|Functional switching of ATM: sensor of DNA damage in proliferating cells and mediator of Akt survival signal in post-mitotic human neuron-like cells.|
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|PMID: 22739265 Owner: NLM Status: MEDLINE|
|Ataxia-telangiectasia (A-T) is an autosomal recessive disorder characterized by cerebellar ataxia and oculocutaneous telangiectasias. The gene mutated in this disease, ATM (A-T, mutated), encodes a 370-kDa Ser/Thr protein kinase. ATM not only mediates cellular response to DNA damage but also acts as an activator of Akt in response to insulin. However, despite intensive studies, the mechanism underlying the neuronal degeneration symptoms of human A-T is still poorly understood. We found that the topoisomerase inhibitors etoposide and camptothecin readily induced apoptosis in undifferentiated proliferating SH-SY5Y cells but could not induce apoptosis in neuronally differentiated SH-SY5Y cells. In addition, etoposide induced p53 phosphorylation and H2AX foci formation in proliferating SH-SY5Y cells but failed to do so in differentiated SH-SY5Y cells. Moreover, while inhibition of ATM in undifferentiated SH-SY5Y cells partially protected them from etoposide-induced apoptosis, the same treatment had no effect on cell viability in differentiated SH-SY5Y cells. These results suggest that DNA damage or defective response to DNA damage is not the cause of neuronal cell death in human A-T. In contrast, we discovered that Akt phosphorylation was inhibited when ATM activity was suppressed in differentiated SH-SY5Y cells. Furthermore, inhibition of ATM induced apoptosis following serum starvation in neuronally differentiated SH-SY5Y cells but could not trigger apoptosis under the same conditions in undifferentiated proliferating SH-SY5Y cells. These results demonstrate that ATM mediates the Akt signaling and promotes cell survival in neuron-like human SH-SY5Y cells, suggesting that impaired activation of Akt is the reason for neuronal degeneration in human A-T.|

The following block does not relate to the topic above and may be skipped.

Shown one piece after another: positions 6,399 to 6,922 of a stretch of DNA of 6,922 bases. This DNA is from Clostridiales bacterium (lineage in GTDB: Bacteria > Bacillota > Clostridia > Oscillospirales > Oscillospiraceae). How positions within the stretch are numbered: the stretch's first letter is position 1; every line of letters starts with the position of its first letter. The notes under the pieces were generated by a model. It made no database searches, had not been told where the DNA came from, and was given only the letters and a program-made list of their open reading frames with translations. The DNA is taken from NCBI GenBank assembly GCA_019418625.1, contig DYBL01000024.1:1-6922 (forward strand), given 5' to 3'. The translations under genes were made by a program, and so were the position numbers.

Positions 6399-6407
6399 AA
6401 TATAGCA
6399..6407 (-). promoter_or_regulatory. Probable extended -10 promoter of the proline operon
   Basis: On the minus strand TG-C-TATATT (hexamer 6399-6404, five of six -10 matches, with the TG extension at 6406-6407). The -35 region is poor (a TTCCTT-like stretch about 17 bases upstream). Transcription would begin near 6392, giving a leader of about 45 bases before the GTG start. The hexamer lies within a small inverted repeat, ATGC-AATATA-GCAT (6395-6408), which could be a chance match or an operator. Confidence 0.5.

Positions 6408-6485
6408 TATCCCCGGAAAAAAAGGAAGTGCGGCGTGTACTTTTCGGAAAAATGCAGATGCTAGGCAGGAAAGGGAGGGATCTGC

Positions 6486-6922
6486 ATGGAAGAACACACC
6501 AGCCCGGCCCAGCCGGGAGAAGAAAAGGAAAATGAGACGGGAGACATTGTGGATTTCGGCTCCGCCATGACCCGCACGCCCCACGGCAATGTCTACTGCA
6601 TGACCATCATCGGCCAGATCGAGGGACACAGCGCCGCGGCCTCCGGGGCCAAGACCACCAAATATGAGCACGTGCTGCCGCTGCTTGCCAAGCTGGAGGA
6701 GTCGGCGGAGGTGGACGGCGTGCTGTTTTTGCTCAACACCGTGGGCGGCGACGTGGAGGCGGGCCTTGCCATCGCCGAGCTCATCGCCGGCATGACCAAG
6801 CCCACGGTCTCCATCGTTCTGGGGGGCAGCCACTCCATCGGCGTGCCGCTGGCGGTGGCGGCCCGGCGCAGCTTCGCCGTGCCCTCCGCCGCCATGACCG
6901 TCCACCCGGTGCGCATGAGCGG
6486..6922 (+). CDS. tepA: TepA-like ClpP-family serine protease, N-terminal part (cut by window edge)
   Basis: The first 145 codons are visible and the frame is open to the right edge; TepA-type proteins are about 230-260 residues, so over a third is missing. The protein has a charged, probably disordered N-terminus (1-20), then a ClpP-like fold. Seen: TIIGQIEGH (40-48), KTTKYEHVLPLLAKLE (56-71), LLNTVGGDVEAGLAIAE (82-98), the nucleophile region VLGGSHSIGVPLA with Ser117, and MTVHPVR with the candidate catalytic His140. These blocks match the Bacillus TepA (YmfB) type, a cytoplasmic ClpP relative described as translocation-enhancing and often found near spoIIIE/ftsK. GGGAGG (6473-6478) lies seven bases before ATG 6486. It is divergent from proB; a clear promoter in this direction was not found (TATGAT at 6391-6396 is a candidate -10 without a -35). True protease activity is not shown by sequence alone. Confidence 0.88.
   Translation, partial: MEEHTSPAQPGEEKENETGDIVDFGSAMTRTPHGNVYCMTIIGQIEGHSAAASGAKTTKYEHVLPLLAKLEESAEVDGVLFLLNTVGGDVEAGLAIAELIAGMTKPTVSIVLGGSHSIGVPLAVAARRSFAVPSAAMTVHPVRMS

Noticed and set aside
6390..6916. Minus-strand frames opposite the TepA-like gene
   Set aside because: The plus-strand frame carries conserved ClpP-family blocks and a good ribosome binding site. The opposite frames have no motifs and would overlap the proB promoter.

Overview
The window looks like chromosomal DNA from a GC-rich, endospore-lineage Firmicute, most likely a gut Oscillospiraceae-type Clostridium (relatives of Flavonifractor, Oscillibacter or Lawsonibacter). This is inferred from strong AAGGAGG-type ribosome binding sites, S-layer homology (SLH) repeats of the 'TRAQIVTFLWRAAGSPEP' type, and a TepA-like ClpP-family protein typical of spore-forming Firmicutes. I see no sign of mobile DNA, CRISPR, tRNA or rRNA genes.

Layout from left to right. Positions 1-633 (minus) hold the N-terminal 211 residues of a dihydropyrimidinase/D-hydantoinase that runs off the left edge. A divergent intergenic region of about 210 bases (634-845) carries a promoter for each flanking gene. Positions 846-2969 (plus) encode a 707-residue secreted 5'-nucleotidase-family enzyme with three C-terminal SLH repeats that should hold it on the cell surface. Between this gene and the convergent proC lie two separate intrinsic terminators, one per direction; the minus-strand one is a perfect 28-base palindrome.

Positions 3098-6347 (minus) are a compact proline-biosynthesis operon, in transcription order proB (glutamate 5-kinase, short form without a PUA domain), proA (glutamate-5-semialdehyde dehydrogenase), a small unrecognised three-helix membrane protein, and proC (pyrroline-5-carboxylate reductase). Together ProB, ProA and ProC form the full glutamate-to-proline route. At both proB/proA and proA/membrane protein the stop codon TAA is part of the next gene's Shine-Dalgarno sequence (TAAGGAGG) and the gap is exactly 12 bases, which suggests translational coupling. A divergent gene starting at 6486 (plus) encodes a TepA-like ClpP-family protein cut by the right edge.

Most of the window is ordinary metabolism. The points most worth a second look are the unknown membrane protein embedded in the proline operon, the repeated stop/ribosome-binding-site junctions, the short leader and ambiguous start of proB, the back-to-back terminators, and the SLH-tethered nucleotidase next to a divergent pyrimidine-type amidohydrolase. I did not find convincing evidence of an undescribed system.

|Yan Li; Hua Xiong; Da-Qing Yang|
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|Type: Journal Article; Research Support, Non-U.S. Gov't Date: 2012-06-26|
|Title: Chinese journal of cancer Volume: 31 ISSN: 1000-467X ISO Abbreviation: Chin J Cancer Publication Date: 2012 Aug|
|Created Date: 2012-08-03 Completed Date: 2013-07-26 Revised Date: 2013-12-18|
Medline Journal Info:
|Nlm Unique ID: 101498232 Medline TA: Chin J Cancer Country: China|
|Languages: eng Pagination: 364-72 Citation Subset: IM|
|APA/MLA Format Download EndNote Download BibTex|
Antineoplastic Agents, Phytogenic
Ataxia Telangiectasia / pathology
Ataxia Telangiectasia Mutated Proteins
Camptothecin / pharmacology*
Cell Cycle Proteins / antagonists & inhibitors, metabolism*
Cell Line, Tumor
DNA-Binding Proteins / antagonists & inhibitors, metabolism*
Etoposide / pharmacology*
Histones / metabolism
Morpholines / pharmacology
Neuroblastoma / pathology*
Neurons / cytology
Protein-Serine-Threonine Kinases / antagonists & inhibitors, metabolism*
Proto-Oncogene Proteins c-akt / metabolism*
Pyrones / pharmacology
Topoisomerase Inhibitors / pharmacology
Tumor Suppressor Protein p53 / metabolism
Tumor Suppressor Proteins / antagonists & inhibitors, metabolism*
|0/2-morpholin-4-yl-6-thianthren-1-yl-pyran-4-one; 0/Antineoplastic Agents, Phytogenic; 0/Cell Cycle Proteins; 0/DNA-Binding Proteins; 0/H2AFX protein, human; 0/Histones; 0/Morpholines; 0/Pyrones; 0/TP53 protein, human; 0/Topoisomerase Inhibitors; 0/Tumor Suppressor Protein p53; 0/Tumor Suppressor Proteins; 6PLQ3CP4P3/Etoposide; EC 220.127.116.11/ATM protein, human; EC 18.104.22.168/Ataxia Telangiectasia Mutated Proteins; EC 22.214.171.124/Protein-Serine-Threonine Kinases; EC 126.96.36.199/Proto-Oncogene Proteins c-akt; XT3Z54Z28A/Camptothecin|